Hockey is (or at least should be) a game of stick skill, with fluent play and filling appropriate space more important than rigid positioning. Therefore the first obvious difference for the official, as I have found to my cost on many occasions, is that in hockey the umpire must try to stay (literally) ahead of the game.
This task is made slightly easier by the most obvious difference of all (from an officiating point of view), namely that hockey has two umpires on the field. This was, in fact, originally the case with football too, with each club providing one umpire each and then one off-field official to whom they could “refer” if in doubt – hence the term “referee”. By the mid-1890s, football had brought the referee on to the field and taken the umpires off it to run the lines. Hockey retains the older system, which is a significant advantage in terms of management at amateur level as each club still takes responsibility for providing one umpire; and it is a significant advantage for the official whose fitness may not be quite at the level of a professional athlete, as at least they only have to stay ahead of the game in one half of the field!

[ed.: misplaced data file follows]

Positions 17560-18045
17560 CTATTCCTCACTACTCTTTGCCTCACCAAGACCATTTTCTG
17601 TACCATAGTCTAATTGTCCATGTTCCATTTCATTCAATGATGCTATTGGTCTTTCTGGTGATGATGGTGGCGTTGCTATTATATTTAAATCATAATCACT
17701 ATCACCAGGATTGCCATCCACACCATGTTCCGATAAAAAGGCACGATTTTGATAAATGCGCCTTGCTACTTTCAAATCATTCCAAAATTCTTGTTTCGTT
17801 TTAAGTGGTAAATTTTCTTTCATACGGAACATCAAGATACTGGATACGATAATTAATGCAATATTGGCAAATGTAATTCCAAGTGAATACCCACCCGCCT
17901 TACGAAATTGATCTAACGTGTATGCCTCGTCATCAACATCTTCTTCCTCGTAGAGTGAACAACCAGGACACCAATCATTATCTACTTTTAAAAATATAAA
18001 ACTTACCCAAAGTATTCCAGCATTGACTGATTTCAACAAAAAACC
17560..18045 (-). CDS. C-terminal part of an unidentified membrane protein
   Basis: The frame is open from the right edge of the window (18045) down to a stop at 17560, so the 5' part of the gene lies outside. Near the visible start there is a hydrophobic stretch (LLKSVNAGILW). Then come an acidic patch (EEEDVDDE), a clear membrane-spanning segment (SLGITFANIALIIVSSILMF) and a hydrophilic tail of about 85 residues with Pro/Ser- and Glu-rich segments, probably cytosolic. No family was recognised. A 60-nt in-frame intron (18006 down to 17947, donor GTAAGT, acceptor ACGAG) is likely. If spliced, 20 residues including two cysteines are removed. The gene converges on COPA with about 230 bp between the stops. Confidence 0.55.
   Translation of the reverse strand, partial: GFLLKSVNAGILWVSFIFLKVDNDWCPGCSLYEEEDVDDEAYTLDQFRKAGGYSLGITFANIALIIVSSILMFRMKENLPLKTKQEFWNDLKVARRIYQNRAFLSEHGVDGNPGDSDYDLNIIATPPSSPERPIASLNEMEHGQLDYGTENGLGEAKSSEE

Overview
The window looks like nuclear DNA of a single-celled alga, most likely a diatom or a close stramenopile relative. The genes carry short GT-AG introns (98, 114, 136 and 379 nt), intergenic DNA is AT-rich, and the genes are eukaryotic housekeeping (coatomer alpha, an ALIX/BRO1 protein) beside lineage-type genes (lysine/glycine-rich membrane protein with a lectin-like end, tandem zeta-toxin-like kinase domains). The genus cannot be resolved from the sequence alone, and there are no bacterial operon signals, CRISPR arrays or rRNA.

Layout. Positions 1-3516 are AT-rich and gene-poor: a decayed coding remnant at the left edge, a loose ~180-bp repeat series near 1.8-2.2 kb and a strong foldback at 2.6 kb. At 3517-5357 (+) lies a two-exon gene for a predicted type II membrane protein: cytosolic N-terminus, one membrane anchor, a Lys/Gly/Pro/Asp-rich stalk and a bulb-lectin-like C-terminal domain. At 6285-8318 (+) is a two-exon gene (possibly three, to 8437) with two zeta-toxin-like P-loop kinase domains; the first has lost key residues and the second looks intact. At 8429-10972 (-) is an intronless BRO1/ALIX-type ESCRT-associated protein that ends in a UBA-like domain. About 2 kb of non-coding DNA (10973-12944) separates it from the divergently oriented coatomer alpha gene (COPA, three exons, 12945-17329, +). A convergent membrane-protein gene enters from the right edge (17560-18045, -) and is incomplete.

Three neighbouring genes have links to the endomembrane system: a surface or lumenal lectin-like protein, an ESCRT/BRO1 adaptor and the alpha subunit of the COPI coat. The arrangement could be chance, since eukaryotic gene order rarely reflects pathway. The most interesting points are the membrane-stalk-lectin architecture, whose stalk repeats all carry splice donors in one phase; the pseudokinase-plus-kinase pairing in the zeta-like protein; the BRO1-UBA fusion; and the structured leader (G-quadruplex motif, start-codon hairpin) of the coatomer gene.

Having a fellow umpire does add another aspect of the game to manage, but if done well can be a huge advantage over the loneliness of the football referee. Even though umpires have responsibility in the rules for one half of the field, in practice this can be split diagonally and it is possible to operate as a team for incidents even when they are much closer to one umpire (occasionally it may still be the case that the further away umpire has a clearer line of view). Mastering this, of course, takes more than the few months I have had!